JpGU-AGU Joint Meeting 2017

Presentation information

[EJ] Poster

A (Atmospheric and Hydrospheric Sciences) » A-CG Complex & General

[A-CG48] [EJ] Science in the Arctic Region

Wed. May 24, 2017 5:15 PM - 6:30 PM Poster Hall (International Exhibition Hall HALL7)

[ACG48-P11] Seasonal variations of Greenland ice sheet surface reflectance and brightness temperature derived from Terra/MODIS and GCOM-W/AMSR-2

*Rigen Shimada1,2, Masahiro Hori1, Nozomu Takeuchi3, Teruo Aoki2,4 (1.Japan Aerospace Exploration Agency, 2.Meteorological Research Institute, 3.Chiba University, 4.Okayama University)

Keywords:Greenland ice sheet, satellite remote sensing, dark ice

Dark ice area expansion on the Greenland ice sheet is one of the factors to cause albedo reduction and mass loss of the ice sheet in recent years. Dark ice appears on ablation area in summer and accelerates melting of the ice sheet due to its intense light absorption. Dark ice is due to impurities in the surface ice such as mineral particles, glacial microbes, organic matter and their aggregate called cryoconite granules. Cryoconite granules are formed by microbial activities and are darker than abiotic mineral particles. Since the microbes can be active only on melting ice surface, duration of surface melting on the ice sheet possibly affect the microbial activities and thus formation of cryoconite granules. Therefore, spatio-temporal variation in surface melting is important to understand the darkening process.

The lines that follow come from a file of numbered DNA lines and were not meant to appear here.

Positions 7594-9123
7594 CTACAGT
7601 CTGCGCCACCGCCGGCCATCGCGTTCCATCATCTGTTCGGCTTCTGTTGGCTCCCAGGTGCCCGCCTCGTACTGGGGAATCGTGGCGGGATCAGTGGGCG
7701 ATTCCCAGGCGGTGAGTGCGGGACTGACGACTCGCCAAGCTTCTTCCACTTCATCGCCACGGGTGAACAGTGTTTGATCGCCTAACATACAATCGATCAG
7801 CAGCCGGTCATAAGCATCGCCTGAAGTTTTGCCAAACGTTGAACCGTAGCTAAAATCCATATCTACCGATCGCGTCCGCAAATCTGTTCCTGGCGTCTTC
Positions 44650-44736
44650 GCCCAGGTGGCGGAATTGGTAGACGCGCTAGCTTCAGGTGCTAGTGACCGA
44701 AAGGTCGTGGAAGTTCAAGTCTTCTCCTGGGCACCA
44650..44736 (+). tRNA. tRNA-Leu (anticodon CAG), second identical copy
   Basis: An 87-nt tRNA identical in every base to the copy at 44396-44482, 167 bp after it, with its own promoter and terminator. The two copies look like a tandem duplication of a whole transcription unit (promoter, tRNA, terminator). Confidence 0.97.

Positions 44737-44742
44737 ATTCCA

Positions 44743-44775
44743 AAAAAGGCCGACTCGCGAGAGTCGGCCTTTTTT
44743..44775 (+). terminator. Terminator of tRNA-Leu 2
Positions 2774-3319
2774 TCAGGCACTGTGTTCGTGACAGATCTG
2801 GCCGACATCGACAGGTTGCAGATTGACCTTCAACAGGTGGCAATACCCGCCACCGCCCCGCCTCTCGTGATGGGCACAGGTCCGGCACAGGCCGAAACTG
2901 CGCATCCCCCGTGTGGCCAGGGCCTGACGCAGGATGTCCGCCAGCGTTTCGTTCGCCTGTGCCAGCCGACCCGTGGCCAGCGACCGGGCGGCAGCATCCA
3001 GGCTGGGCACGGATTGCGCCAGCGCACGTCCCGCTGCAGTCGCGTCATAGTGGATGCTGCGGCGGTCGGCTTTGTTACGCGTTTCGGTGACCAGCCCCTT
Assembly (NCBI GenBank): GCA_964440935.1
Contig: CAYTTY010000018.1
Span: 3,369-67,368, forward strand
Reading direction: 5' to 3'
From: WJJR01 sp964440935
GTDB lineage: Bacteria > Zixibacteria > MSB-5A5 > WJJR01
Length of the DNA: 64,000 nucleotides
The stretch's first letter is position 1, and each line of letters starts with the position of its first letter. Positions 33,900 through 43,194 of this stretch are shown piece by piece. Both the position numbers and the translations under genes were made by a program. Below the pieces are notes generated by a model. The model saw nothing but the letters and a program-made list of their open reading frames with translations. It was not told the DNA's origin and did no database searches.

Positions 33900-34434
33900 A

We report seasonal variations in surface reflectance and brightness temperature derived from Terra/MODIS and GCOM-W/AMSR-2 satellite images in order to understand relationship between darkening and surface melting processes of the ice surface from April to August in 2013, 2014, 2015 and 2016. Reflectance (660 nm) and brightness temperature (18 GHz Horizontal polarization) were investigated at the nearest neighbor pixel of the Automatic Weather Station (67.07N, 48.83W) installed by PROMICE. The brightness temperature showed similar timing of the onset of surface melting in 2013 and 2015. In these years, the melting onset occurred in early June. On the other hand, the melting onset occurred in mid May in 2014 and 2016. The surface reflectance started to decrease down to around 0.4 in mid July 2013 and early July 2015. In contrast, it rapidly decreased down to around 0.4 in the end of June 2014 and early June 2016. These results suggested that earlier onset and prolonged period of the surface melting causes the earlier appearance of the dark ice surface.